• Dividend Payable: These are money owed to shareholders as accrued dividend payments.
  • Unearned Revenue: All money or capital received before services or products are delivered to the customer are referred to as unearned revenue. If the company fails to deliver the service, they may be forced to pay back all the capital received in advanced.

5.3. Role of Working Capital in a Firm

Working capital plays a significant role in the management of a company’s resources. Companies that are making losses might have been profitable if they found a way to manage their working capital more efficiently. Working capital is important for a business in the following ways:

  • Determining Liquidity of the Firm: managers calculate working capital to determine whether the firm has sufficient liquid assets that can easily be turned into cash to pay off financial obligations as they fall due.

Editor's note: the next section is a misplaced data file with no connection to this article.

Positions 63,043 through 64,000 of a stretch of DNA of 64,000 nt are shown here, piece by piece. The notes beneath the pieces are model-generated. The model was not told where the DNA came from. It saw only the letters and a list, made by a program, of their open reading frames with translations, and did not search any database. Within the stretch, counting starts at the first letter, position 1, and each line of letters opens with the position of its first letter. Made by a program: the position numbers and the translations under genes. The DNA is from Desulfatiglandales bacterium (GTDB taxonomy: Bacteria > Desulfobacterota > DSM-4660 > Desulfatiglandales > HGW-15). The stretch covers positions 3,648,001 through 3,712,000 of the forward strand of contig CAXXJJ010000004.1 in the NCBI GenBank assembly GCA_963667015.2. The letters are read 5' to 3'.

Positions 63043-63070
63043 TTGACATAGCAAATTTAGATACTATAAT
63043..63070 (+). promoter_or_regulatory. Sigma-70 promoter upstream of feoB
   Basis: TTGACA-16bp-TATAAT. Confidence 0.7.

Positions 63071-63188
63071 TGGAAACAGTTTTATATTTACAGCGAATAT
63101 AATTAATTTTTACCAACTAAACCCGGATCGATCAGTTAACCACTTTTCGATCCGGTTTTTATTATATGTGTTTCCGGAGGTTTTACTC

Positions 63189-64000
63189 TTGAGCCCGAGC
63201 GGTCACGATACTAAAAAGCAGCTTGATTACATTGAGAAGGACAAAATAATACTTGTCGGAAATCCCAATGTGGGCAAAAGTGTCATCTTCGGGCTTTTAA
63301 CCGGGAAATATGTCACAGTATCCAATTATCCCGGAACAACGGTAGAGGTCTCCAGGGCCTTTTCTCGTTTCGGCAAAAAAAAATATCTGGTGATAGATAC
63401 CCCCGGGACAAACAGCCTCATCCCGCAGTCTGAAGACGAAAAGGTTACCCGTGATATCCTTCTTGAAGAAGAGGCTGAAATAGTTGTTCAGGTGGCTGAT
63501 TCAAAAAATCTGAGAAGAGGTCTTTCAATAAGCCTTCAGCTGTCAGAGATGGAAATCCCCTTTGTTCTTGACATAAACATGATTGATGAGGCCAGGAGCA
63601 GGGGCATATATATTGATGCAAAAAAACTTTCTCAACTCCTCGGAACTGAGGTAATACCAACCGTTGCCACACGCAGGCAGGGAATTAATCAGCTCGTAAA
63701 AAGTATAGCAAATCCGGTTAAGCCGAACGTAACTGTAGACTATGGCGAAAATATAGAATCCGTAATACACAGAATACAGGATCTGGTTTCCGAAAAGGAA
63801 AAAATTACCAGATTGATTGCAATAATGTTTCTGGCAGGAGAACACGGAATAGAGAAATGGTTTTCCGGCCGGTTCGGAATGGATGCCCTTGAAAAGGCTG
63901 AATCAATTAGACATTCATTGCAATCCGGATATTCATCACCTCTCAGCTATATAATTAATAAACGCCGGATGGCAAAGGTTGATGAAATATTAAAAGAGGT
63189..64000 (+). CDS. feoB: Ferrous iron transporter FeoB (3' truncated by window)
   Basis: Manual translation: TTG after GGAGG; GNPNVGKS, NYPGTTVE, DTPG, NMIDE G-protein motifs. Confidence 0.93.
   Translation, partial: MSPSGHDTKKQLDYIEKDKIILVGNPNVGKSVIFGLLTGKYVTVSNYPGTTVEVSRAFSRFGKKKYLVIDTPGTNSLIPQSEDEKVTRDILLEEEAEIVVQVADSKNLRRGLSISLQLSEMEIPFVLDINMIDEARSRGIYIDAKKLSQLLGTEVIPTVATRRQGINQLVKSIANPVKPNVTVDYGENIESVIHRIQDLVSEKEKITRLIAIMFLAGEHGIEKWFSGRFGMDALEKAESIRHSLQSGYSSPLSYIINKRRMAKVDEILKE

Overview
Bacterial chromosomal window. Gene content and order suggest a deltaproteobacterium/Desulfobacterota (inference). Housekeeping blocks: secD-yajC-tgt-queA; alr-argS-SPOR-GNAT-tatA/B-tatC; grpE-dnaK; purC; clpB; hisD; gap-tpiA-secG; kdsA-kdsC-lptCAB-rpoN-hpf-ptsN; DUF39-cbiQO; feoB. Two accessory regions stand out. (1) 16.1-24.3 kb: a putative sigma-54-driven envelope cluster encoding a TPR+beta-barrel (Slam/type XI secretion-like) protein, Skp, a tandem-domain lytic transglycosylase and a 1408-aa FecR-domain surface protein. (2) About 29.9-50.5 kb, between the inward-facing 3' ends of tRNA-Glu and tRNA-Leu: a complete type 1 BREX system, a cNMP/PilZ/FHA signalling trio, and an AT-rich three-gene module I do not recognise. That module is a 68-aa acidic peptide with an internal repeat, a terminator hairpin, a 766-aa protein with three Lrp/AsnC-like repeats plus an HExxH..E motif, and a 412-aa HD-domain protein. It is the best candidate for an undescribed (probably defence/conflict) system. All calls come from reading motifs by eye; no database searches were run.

• Promoting Efficiency: Having a positive working capital ensures that the company can operate normally and more efficiently. Without cash, the company may experience delays in payments, customer complaints, and other operational issues.
  • Enhancing good cash flow: working capital ensures that the firm has a positive cash flow where incoming cash is higher than cash outflows. Having a positive working capital means that the firm has enough cash to use in daily business operations.
  • Expansion/growth: working capital can be used to achieve business growth. For example, having enough cash and inventory enables the firm to expand to new markets and sell more products in existing markets. In this case, working capital can be used as a source of finance for investment and expansion purposes.
  • Increased Profits: Working capital management enables a company to increase its profitability. This can be done by saving on financial costs that could have been incurred if there was no working capital to pay off current liabilities.